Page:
"The government's apathy toward these questions demonstrates the toothlessness of the non-disclosure policy it touts and indicates a head-in-the-sand approach. That approach increases the need for the Court to determine responsibility for the release of non-public information, and to put a stop to it."
They did not directly comment on the government's prior admission the boat itself was left unattended in a 'semi public space' for days and members of the public may have had access to it.
Prosecutors readily admitted a leaked TEDAC report
was made available to "hundreds of law enforcement and intelligence agencies," any one of which could have been responsible for the original leak.
Again the defense suggested that the government's indifference on this matter meant they simply didn't care if a violation of policy had occurred, "in a manner that threatened Tsarnaev's right to a fair trial."
Finally, Tsarnaev's lawyers took issue with prosecutor's denials that leaks of investigative materials in the case had continued unabated. They referenced a May 13, 2014 LA Times report
, which broke the news investigators had traced a gun allegedly used by Tamerlan Tsarnaev in the Watertown shootout and death of Sean Collier to a drug gang in Maine.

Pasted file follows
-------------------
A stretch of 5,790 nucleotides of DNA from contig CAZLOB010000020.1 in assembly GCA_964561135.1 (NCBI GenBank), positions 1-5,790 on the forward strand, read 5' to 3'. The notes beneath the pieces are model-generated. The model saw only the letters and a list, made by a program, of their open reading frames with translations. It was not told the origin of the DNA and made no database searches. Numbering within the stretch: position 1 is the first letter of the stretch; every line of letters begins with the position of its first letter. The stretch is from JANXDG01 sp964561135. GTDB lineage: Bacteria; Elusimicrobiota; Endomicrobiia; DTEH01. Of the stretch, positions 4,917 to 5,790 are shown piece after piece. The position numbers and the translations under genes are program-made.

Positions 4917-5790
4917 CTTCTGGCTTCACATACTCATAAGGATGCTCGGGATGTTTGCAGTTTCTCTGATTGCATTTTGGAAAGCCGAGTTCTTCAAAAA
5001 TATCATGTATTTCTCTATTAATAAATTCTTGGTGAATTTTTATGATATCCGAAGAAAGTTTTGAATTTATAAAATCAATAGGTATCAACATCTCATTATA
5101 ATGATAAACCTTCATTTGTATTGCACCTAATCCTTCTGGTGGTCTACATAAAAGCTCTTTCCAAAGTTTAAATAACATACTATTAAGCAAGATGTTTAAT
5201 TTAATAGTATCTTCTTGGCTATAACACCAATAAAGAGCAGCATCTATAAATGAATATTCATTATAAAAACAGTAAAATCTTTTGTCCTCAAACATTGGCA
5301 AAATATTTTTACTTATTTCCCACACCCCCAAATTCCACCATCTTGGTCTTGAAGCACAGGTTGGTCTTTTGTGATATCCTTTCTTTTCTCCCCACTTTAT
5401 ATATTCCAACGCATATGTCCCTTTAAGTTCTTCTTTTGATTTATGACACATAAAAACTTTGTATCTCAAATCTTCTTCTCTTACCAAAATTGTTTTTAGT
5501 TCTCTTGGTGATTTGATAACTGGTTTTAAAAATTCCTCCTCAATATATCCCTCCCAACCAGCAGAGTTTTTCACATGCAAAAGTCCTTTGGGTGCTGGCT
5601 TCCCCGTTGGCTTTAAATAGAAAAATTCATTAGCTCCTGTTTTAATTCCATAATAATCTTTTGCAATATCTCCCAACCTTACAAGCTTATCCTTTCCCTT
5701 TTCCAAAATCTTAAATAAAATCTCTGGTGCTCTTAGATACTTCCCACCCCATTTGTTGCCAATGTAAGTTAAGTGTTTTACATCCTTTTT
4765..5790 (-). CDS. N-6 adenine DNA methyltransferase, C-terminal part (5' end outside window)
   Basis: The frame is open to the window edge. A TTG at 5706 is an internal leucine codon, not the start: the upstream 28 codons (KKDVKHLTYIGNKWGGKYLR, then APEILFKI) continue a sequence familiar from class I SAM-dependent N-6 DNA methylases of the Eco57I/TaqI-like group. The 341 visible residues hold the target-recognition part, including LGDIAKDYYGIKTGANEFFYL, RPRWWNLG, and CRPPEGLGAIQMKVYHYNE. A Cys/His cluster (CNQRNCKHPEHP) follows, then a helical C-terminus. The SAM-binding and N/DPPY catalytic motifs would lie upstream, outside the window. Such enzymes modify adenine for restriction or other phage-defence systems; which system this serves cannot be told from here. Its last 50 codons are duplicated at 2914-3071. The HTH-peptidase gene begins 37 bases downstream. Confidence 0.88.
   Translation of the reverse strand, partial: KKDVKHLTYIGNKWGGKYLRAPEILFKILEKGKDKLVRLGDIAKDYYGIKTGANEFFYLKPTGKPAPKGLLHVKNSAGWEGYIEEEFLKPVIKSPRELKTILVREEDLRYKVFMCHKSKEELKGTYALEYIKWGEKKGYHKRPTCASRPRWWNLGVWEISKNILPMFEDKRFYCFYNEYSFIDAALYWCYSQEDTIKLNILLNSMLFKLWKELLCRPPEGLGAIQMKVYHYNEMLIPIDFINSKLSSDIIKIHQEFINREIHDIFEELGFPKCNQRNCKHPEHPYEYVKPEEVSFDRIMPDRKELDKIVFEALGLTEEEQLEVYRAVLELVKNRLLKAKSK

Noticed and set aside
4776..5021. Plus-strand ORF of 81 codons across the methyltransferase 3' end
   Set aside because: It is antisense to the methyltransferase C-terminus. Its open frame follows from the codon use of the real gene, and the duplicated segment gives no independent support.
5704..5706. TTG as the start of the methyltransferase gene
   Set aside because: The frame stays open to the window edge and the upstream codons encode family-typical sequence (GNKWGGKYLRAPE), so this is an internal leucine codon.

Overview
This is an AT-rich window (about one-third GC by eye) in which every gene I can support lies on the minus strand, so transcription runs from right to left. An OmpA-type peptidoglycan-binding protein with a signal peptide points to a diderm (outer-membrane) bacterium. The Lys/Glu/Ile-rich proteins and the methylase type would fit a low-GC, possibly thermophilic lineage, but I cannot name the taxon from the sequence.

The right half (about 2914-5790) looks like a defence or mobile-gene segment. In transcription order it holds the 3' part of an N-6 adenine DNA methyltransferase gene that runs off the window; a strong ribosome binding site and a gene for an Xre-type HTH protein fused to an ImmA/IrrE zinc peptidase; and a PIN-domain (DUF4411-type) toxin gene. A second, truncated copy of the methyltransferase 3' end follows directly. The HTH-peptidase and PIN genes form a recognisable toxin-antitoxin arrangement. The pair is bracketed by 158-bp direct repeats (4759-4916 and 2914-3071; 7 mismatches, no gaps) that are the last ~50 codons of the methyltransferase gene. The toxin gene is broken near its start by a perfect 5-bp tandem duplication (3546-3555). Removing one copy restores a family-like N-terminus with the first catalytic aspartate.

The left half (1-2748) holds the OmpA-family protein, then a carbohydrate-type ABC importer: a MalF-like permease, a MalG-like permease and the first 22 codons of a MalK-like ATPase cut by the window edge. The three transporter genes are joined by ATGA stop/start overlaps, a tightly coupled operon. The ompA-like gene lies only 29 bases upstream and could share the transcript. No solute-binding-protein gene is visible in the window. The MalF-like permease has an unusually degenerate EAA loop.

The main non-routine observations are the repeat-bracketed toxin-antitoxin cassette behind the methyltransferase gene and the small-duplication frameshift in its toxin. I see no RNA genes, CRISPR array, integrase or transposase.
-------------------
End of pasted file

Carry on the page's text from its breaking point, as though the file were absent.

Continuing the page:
The government had not even acknowledged the LA Times story that cited its sources as "records obtained by the Times in Washington" and "government" in its description of tracing the weapon.
Pushing for a hearing the defense said:
"The government's apparent disinterest in stopping the ongoing leaks of investigative materials and other discovery or grand jury materials, and ensuring that the defendant receives a fair trial, requires the Court to hold a hearing and enter appropriate orders."
Prosecutors' blase attitude towards evidentiary leaks and refusal to acknowledge prejudicial comments made by officials is worrisome, particularly in view of the fact all associated with the case were warned in writing against such action.
Any unauthorised disclosures in a pre-trial case clearly have the ability to influence its eventual outcome. Denying that leaks have occurred in the face of strong evidence or attempting to deflect responsibility for those leaks, only succeeds in eroding the public's confidence in the justice system.
Choosing to play an active role in that leaking, or participating in a public 'verbal lynching' of the defendant, is far worse. It not only erodes confidence, but also makes a mockery of the constitutional right to a fair trial.
What's the point of government issuing a notice to other areas of government, if the original government issuer then decides to ignore its own policy and break the rules whenever it chooses? Such behaviour can only indicate two things: they either endorse the leak and/or are responsible for it.
It's a potential violation of a defendant's 6th-Amendment rights. In a capital case, that's reprehensible.
The author holds a Bsc (hons) Criminal Justice and Social Policy, and has worked extensively within the Criminal Justice System. She now takes a keen interest in investigative journalism with particular emphasis placed on social injustice, the rule (more...